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Hydraulic-Powered Saw Mounts On Side Of Tractor
Cedar trees seemed to be taking over Melvin Gengler's pastures and those of a lot of other cow-calf producers around his Beloit, Kansas farm.
  "I mentioned it to a neighbor and he said he was going to take care of his with a chainsaw," Gengler says. "There are a lot of trees out there to be cut, but I just couldn't see myself carrying a chainsaw all over the pasture."
  Gengler had seen tree cutters for skid steers and others that mounted on a 3-point hitch. "I didn't like the idea of having to back into every tree to cut it, and I wasn't going to try getting through some of the ditches in my pastures with a skid steer," he says.
  After giving the matter a little thought, Gengler figured the best place to mount a tree cutter on a tractor was on the side in front of the rear wheel, set far enough away from the tractor that he could drive by without backing up.
  He decided to use a circular saw blade, powered by hydraulics.
  He located an orbit motor to turn the saw blade and mounted it in a hinged pipe frame that's raised or lowered by a hydraulic cylinder. "I used a cylinder with an 11-in. stroke, but a standard 8-in. cylinder would probably work fine on it," he says.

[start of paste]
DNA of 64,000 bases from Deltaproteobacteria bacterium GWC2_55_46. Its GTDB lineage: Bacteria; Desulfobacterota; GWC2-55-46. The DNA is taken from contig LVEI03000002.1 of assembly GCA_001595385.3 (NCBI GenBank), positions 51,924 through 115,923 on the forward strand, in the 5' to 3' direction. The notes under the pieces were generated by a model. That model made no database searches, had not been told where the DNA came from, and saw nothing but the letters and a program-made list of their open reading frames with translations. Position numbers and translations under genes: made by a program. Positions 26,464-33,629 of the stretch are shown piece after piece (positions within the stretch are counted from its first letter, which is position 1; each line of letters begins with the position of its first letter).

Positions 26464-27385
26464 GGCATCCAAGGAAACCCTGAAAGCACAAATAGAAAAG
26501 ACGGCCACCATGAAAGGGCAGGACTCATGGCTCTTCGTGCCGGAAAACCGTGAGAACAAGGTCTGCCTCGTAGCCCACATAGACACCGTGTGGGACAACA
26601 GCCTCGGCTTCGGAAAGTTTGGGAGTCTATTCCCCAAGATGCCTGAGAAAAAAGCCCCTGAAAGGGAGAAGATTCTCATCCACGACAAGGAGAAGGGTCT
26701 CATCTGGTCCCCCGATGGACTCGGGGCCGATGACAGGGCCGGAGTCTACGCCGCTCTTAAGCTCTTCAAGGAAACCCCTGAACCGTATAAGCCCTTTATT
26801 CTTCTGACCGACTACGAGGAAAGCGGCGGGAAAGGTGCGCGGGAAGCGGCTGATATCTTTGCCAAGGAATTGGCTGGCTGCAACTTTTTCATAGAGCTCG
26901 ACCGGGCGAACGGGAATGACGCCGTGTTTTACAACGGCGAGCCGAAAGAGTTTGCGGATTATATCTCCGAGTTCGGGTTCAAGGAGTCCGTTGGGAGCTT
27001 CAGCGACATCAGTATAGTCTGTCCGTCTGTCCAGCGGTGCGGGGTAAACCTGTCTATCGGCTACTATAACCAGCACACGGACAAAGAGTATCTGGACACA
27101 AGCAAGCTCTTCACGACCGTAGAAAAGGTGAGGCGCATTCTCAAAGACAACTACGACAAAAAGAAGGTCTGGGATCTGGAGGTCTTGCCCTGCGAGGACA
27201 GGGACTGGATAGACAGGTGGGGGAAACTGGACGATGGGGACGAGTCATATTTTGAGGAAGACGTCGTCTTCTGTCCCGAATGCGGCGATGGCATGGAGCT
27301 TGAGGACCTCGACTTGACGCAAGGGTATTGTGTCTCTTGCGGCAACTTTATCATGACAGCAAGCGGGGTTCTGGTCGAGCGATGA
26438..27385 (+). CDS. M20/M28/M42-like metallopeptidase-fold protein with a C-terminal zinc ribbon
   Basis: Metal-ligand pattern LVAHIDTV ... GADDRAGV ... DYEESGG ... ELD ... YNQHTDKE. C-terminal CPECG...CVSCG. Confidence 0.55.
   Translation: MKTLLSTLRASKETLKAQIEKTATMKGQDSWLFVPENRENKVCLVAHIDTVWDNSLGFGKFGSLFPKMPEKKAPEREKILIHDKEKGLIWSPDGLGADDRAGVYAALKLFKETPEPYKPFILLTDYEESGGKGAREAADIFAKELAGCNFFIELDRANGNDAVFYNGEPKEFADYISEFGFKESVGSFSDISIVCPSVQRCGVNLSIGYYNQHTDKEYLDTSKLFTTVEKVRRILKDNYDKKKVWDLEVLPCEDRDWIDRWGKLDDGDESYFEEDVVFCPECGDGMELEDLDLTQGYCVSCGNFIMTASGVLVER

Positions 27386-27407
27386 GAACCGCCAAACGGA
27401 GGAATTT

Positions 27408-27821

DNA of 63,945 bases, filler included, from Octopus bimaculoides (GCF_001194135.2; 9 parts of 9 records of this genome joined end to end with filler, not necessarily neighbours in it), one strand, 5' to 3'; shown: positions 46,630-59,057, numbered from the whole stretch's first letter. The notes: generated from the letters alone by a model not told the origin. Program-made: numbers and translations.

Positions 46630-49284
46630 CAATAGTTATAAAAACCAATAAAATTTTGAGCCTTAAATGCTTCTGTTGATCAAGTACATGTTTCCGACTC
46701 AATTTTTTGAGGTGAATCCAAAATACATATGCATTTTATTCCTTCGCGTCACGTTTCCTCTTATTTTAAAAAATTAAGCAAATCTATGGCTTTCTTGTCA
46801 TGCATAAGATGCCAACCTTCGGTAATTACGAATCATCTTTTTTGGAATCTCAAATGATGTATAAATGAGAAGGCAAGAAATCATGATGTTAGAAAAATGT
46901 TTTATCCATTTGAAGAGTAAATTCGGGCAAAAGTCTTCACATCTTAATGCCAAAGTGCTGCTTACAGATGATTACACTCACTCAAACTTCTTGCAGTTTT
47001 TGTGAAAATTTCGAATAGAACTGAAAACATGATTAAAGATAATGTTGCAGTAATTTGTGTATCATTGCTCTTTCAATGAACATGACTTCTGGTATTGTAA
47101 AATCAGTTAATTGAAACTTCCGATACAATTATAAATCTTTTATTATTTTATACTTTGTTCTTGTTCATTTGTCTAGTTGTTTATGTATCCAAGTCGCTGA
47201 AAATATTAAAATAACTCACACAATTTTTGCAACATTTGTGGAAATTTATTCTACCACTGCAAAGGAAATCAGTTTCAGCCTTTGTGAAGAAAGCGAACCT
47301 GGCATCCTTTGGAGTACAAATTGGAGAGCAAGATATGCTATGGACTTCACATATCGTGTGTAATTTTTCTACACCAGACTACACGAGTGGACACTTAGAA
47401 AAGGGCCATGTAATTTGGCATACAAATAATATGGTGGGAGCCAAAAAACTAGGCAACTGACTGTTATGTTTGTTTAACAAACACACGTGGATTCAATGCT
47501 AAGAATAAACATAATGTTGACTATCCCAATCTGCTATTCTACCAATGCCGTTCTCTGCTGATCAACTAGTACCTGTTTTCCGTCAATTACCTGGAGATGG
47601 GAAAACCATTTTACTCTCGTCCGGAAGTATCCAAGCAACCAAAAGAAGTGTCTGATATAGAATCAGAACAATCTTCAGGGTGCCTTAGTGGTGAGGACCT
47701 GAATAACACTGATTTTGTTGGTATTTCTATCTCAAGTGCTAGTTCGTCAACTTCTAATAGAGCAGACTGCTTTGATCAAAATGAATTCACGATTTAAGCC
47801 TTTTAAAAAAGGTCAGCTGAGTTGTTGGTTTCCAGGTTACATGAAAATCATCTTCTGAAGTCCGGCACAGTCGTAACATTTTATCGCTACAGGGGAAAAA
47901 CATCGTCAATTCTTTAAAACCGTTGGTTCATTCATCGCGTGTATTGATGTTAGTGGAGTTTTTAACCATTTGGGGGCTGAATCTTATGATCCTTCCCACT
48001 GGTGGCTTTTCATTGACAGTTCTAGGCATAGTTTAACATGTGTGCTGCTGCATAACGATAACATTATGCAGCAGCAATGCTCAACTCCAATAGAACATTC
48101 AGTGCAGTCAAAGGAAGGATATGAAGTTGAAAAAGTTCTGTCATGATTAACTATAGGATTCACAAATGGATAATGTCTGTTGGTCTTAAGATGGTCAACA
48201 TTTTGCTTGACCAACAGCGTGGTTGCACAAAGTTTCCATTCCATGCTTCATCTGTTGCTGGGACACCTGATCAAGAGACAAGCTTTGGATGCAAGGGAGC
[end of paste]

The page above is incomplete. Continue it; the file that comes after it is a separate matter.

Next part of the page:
He figured there might be some stress on the saw as he moved it into trees (and maybe dirt and rocks), so he made a support for his pipe frame from heavy 2 by 5-in. steel tubing that attaches to the post where a front end loader would mount. "I figured pushing it off the post would be better than trying to mount it somewhere else on the tractor frame," he says.
  Once he had the frame built, he went looking for a saw blade but found nothing he felt would work.
  Finally, he decided he'd just make one himself. "I started with a 20-in. circle I cut out of a sheet of 1/4-in. plate steel. That didn't work as well as I wanted it to. So then I cut teeth into a 20-in. rolling coulter from a plow," he says. "I made several blades from coulters, with different sized teeth and different pitches on them. In testing them, I found a flat one with the finest teeth did the best job of cutting smaller trees."
  He also tested several different speeds for his hydraulic motor and found that 80 rpms was as fast as the blade needed to turn.
  "I just cut about 700 cedars on a 250-acre pasture with a little four wheel drive Deere utility tractor. None of the trees were more than 2 ft. high and it worked great, even though I was cutting them off at or below ground level," he says.
  Gengler's design is sufficiently different from anything else on the market that he's applied for a patent on it.
  "I've been looking for someone interested in building them, but I'm planning to make a few for sale in the meantime," he says. "I think it should sell for under $2,000."
  Contact: FARM SHOW Followup, Melvin Gengler, RR 1, Beloit, Kansas 67402 (ph 785 738-2807).

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2003 - Volume #27, Issue #1